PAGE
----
Each team was allowed to choose between two types of steering design: rack and pinion, or a simpler design where the entire wheel and axle rotates around a central pivot. All three teams went for the rack and pinion, which is the same design found on modern cars. A single gear (the “pinion”) rotates on a flat linear gear (the “rack”), which pushes it left or right, in turn causing the front wheels to point in either direction.
    The custom CAD parts are another particularly exciting part of this project: the three CAD specialists are using the online platform Onshape to make pieces that are specific to their own robot. Just for fun, one team created a license plate with their team name, which is now proudly mounted on the front. Two teams are currently working on a box to hold a payload to be delivered along the route. The third team created a “shadow shield” to go underneath the vehicle and keep the line-sensing infrared sensors out of direct sunlight to make them more effective. The CAD specialists had to create bolt holes that match with the VEX robotics system, and they have infinite control over everything else.
    One team’s container design, intended to hold a small payload; a door is going
    to be added to keep things secure until delivery

    Another team’s payload device is an open tray which flips up to release
    upon command; note the square axle hole for connection to the motor

    Both of the above designs are printed full size; so far, it looks like they will
    be perfect!
    The teams have another couple of weeks to finish this project, and they look to be on schedule for completion and demonstration.
    Mr Meadth also decided that it would be fair for him to produce a proof of concept–can this really be done, after all? He used one of the spare middle school LEGO sets, which has an array of similar sensors and mechanical capability, but a very different coding language.
    LEGO Mindstorms coding language–colourful blocks that snap together!

    RobotC coding language, as used by the high school students–lines
    and lines of colour-coded text
    After a few hours of work, he came up with this smaller LEGO version, and it gets around the full track in about 18 seconds on its slowest, most cautious speed.
    The LEGO robot car in action–note the three colour sensors in a bank on the
    front; having three side-by-side allows for more sensitivity in response to the
    car’s exact position
    Proof positive–it can be done! Upon completion, the robots will be demonstrated to the Providence community; we may go down to Lower Campus and show one of the elementary grades what we’ve done. Stay tuned.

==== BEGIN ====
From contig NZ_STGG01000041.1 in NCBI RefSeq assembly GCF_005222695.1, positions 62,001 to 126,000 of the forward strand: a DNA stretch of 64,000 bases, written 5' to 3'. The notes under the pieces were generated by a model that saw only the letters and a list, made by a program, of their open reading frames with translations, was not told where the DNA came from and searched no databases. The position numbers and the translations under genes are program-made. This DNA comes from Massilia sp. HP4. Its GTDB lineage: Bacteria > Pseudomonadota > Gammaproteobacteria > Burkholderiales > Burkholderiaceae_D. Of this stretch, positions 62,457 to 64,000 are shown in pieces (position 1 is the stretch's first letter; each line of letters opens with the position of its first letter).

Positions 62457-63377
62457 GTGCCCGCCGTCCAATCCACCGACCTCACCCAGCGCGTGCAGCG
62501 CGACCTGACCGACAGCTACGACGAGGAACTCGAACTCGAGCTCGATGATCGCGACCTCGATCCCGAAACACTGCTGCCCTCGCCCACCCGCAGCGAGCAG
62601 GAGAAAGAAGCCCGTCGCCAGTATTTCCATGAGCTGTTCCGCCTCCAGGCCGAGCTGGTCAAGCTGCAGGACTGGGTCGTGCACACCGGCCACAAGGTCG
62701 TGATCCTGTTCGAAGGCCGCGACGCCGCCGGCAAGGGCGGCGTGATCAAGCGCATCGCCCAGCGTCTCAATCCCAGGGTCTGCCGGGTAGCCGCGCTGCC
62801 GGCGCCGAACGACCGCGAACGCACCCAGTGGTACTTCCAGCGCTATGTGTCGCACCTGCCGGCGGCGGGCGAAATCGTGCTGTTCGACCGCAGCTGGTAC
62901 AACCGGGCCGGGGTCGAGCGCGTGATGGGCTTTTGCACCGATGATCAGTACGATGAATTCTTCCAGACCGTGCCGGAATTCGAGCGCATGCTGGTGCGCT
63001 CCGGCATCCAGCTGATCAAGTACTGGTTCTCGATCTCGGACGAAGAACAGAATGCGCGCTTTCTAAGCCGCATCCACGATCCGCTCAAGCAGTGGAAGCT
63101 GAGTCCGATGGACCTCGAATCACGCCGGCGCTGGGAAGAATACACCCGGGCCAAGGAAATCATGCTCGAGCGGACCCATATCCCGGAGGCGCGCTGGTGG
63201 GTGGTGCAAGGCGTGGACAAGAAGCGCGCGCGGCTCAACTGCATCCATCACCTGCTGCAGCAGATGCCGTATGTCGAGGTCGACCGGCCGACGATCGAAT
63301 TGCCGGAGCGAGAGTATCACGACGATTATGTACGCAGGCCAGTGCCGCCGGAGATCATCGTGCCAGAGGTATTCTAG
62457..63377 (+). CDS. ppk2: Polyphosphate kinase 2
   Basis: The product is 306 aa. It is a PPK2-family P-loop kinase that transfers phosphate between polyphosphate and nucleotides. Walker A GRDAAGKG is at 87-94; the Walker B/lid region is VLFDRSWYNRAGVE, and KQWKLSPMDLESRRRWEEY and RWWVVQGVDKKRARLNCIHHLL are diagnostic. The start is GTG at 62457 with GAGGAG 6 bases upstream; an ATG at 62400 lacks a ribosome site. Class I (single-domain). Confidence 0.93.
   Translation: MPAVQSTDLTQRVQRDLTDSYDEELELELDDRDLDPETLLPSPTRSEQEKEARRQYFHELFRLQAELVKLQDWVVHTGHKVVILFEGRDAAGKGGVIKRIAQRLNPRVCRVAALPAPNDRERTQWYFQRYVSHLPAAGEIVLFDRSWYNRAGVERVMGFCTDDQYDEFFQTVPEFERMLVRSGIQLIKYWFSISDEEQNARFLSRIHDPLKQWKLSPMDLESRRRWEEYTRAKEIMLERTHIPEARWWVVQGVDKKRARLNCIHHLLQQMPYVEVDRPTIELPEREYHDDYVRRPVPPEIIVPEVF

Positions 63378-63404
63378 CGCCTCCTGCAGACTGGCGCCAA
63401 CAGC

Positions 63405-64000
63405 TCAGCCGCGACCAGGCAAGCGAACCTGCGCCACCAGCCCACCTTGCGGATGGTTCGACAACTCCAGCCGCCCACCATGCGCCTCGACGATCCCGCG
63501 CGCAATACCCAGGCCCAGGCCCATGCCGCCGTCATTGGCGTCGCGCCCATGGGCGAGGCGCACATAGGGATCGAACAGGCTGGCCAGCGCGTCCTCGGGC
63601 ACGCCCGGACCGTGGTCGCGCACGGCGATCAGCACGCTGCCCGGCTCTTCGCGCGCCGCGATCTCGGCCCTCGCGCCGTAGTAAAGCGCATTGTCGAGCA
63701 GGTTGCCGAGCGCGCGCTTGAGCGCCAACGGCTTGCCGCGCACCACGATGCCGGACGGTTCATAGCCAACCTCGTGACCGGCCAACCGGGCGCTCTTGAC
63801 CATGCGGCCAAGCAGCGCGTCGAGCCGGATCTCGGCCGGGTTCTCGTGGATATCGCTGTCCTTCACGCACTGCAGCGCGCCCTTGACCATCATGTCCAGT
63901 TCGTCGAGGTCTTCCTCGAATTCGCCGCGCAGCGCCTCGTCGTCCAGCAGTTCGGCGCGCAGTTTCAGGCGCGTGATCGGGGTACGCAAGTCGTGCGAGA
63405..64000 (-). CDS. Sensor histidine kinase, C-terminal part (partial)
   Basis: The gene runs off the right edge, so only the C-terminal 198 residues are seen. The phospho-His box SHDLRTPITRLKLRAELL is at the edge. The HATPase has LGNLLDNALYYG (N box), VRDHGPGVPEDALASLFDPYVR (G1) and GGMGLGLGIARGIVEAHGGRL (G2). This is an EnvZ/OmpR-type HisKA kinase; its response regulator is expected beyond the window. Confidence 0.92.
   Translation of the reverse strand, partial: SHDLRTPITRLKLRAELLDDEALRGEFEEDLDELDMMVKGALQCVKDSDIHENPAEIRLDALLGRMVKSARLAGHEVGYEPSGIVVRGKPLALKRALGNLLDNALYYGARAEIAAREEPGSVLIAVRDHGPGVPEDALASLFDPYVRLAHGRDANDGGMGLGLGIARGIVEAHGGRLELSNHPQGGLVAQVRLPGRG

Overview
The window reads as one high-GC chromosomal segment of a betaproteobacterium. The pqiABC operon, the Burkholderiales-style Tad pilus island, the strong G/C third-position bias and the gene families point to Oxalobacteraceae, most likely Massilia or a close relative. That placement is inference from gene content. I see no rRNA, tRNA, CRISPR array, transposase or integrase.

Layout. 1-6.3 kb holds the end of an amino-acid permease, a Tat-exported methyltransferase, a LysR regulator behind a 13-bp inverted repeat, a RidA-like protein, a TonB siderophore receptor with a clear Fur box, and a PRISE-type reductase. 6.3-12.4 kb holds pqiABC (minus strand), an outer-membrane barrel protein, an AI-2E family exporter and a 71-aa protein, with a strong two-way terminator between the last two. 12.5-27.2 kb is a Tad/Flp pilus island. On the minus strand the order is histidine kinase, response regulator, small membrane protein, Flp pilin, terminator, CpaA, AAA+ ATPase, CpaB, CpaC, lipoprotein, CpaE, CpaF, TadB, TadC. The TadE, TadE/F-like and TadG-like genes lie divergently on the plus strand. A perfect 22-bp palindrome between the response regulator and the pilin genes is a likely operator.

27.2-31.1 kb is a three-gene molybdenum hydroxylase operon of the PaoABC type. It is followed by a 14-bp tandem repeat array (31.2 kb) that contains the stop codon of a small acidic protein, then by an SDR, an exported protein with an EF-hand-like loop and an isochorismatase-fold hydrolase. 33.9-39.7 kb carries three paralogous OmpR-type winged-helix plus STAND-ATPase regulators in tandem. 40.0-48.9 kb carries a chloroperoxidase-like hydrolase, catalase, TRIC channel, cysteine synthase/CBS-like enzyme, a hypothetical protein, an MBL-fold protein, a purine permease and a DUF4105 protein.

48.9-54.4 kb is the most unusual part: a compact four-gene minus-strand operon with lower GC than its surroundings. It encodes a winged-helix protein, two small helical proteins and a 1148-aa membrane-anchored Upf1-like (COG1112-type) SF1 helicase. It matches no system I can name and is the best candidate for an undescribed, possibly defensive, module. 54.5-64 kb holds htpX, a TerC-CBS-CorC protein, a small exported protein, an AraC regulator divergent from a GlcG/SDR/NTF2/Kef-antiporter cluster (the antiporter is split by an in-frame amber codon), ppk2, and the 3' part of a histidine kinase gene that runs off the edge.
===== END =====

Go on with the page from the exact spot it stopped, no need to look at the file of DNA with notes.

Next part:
Visit to UCSB Mechanical Engineering Department

      On Monday of this week, sixteen Providence teachers and students took a trip out to UCSB, to visit the Mechanical Engineering department. Kirk Fields, Senior Development Engineer, met the group there and gave a tour of a few of the lab spaces.

      The “clean room” was the first stop, and we noted that this is where Sarah Jane’s father works to assemble his company’s tiny lasers. We didn’t see him through the window, but there were many interesting microscopic images of gecko feet!

      The materials testing lab tied in well to what we have recently studied with our older group, Advanced Engineering I. Our students have been testing various materials in compression, carefully measuring the loads required to produce deflection, and deducing the modulus of elasticity–in layman’s terms, a measure of how “springy” a substance is. This UCSB lab held dozens of industrial-grade machines to do similar experiments in compression, tension, fatigue, and so on.

      Kirk (right) shows us the materials testing lab

      Kirk was also able to show us a special research project, which involved a Perspex beam that “pushes back” when it a load is applied. Ordinarily, pushing on a beam would make it bend downwards, but this beam is equipped with sensors and motors that resist the action; this creates a beam with “infinite stiffness”, so to speak.

      The beam of “infinite stiffness” reacts and pushes back against applied load

      We walked through some other spaces (including the wind tunnel), ending up in a robotics lab that housed an in-house competition much like what we do in our own middle school and high school classes. The college students design robots using a variety of motors, sensors, and LEGO structures; the robots (“rats”) run around a walled-in elevated platform and collect “cheese”.

      One of the “rats” from last year is on display in the central case

      The visit, though short, was well worthwhile. Jake, our senior, recently applied to this college and this department, so he was glad to meet some people and get a firsthand look. Mr Hurt, also present, graduated from this campus, and happily reminisced about times past.

      All in all, a positive experience, and we’re grateful to UCSB and Kirk Fields for allowing us the chance to come by!